And He said to me, “Turn again, and you will see greater abominations that they are doing.” So He brought me to the door of the north gate of the Lord’s house; and to my dismay, women were sitting there weeping for Tammuz (Ezekiel 8:13-14).

Then He said to me, “Have you seen this, O son of man? Turn again, you will see greater abominations than these.” So He brought me into the inner court of the Lord’s house; and there, at the door of the temple of the Lord, between the porch and the altar, were about twenty-five men with their backs toward the temple of the Lord and their faces toward the east, and they were worshiping the sun toward the east (Ezekiel 8:15-16).

[NOTE: This is an ancient pagan Easter sunrise service!]

And He said to me, “Have you seen this, O son of man? Is it a trivial thing to the house of Judah to commit the abominations which they commit here? … to provoke Me to anger. Indeed they put the branch to their nose. Therefore I also will act in fury. My eye will not spare nor will I have pity; and though they cry in My ears with a loud voice, I will not hear them” (Ezekiel 8:17-18).

[NOTE: Some commentators believe that the branch is in the form a letter “T” to symbolize the name of Tammuz, while some think it is even in the form of a cross?]


Beware of False Gods

“When the Lord your God cuts off from before you the nations which you go to dispossess, and you displace them and dwell in their land, take heed to yourself that you are not ensnared to follow them, after they are destroyed from before you, and that you do not inquire after their gods, saying, ‘How did these nations serve their gods? I also will do likewise.’ You shall not worship the Lord your God in that way; for every abomination to the Lord which He hates they have done to their gods; for they burn even their sons and daughters in the fire to their gods. “Whatever I command you, be careful to observe it; you shall not add to it nor take away from it” (Deuteronomy 12:29-32).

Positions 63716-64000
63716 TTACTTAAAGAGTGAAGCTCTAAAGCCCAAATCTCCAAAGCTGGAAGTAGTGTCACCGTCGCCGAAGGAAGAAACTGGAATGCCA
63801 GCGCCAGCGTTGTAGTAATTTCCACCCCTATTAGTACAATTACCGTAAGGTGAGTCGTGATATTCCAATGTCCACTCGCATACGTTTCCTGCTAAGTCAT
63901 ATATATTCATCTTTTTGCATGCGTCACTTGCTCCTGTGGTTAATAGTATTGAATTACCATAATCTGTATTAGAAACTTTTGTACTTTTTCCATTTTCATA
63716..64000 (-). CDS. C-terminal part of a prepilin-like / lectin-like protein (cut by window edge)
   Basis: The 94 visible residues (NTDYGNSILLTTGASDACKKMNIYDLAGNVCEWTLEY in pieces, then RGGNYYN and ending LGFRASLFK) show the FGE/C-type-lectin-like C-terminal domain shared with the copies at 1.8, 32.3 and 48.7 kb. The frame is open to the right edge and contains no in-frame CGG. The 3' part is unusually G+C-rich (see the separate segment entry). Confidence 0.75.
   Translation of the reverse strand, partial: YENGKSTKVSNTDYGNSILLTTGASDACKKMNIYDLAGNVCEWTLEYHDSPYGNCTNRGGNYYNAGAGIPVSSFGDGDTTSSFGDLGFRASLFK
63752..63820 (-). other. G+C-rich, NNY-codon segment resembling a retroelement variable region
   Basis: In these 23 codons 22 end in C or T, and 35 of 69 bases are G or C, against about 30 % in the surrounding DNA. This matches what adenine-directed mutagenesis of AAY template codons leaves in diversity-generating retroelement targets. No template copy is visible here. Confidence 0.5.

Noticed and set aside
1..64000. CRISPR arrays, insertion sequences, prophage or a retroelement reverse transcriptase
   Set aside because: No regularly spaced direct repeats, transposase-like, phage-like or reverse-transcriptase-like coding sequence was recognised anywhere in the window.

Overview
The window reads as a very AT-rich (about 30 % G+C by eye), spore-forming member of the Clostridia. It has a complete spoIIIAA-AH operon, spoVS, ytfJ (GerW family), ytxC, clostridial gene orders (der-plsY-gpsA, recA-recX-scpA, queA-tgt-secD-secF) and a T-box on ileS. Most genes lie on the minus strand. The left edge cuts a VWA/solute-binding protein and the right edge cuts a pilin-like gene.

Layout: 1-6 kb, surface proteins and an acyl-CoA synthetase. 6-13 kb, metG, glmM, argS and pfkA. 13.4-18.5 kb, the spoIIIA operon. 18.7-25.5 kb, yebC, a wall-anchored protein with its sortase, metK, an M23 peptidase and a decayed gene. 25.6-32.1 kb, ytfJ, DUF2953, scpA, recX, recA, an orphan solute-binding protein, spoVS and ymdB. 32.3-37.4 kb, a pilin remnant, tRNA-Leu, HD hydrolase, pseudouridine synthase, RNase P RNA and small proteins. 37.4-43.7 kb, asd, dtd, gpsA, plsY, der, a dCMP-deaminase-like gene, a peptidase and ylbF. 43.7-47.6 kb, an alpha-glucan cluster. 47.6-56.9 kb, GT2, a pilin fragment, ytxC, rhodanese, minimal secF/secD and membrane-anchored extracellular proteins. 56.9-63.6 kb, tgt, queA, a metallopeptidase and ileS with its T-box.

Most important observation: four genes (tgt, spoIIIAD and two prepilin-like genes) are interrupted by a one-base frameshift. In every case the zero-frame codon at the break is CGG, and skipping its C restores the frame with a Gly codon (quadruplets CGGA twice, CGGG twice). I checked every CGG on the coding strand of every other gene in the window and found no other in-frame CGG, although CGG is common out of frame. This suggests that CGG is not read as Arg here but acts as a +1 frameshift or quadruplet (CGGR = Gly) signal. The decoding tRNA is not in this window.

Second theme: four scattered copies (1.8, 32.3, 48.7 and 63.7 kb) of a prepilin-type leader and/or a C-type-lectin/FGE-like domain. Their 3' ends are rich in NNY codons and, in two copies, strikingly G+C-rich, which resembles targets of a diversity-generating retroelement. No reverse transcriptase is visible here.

We need to remember that Easter (Ishtar or Astarte) and Aphrodite were both sex goddesses.

While they were both considered to be promiscuous, each had their own favorite sex partners.

Easter’s main partner was son/lover Tammuz, while Greek Aphrodite’s was Adonis.

In ancient paganism (and without knowledge of God’s moral laws), their natural and primary focus was on sex.

No wonder, the pagans chose the symbols of sex and fertility: rabbits (among the fastest breeders); eggs (symbol of life and fertility), and fish (each can produce hundreds of thousands of eggs).

In other words, the main focus of Easter was sex, promiscuity, and immorality. Such spirit was adopted by the traditional Christian churches. What a shame!

The apostle Paul testified about this factual and common problem of the Gentiles [pagans] to the believers in Thessalonica when he wrote: “For this is the will of God, your sanctification: that you should abstain from sexual immorality; that each of you should know how to possess his own vessel in sanctification and honor, not in passion of lust, like the Gentiles who do not know God” (1 Thessalonians 4:3-5).


“You cannot drink the cup of the Lord and the cup of demons; you cannot partake of the Lord’s table and of the table of demons [or pagans]” (1 Corinthians 10:21).

Therefore “Come out from among them and be separate, says the Lord. Do not touch what is unclean and I will receive you” (2 Corinthians 6:17).

“And have no fellowship with the unfruitful works of darkness, but rather expose them” (Ephesians 5:11).

“And I heard another voice from heaven saying, “Come out of her [this Babylonish, corrupted world system] my people, lest you share in her sins, and lest you receive of her plagues” (Revelation 18:4).


There is NO connection whatsoever between the popular Easter celebration and the resurrection of Christ.

Traditional Easter symbols as rabbits, eggs, and fish do NOT celebrate nor commemorate the glorious resurrection of Christ. Rather, this pagan and immoral celebration is another major deception foisted upon gullible traditional Christianity to mislead them into gross religious error.

God commands His true and faithful followers to have no part in such Easter celebrations.

2 thoughts on “What’s the Connection Between Easter and Christ’s Resurrection?”

  1. Lorna Macaraeg

    What a shocking revelation to many …and what a great blessing to know and understand the REAL meaning of this this article…thanks for sharing this good news!

    1. Edmond Macaraeg

      Thanks for your positive comments. Our commitment is to expound the TRUTH and nothing but the truth, while at the same time exposing deceptions and errors being perpetrated by the “father of lies” upon this whole world.

Leave a Comment

Your email address will not be published. Required fields are marked *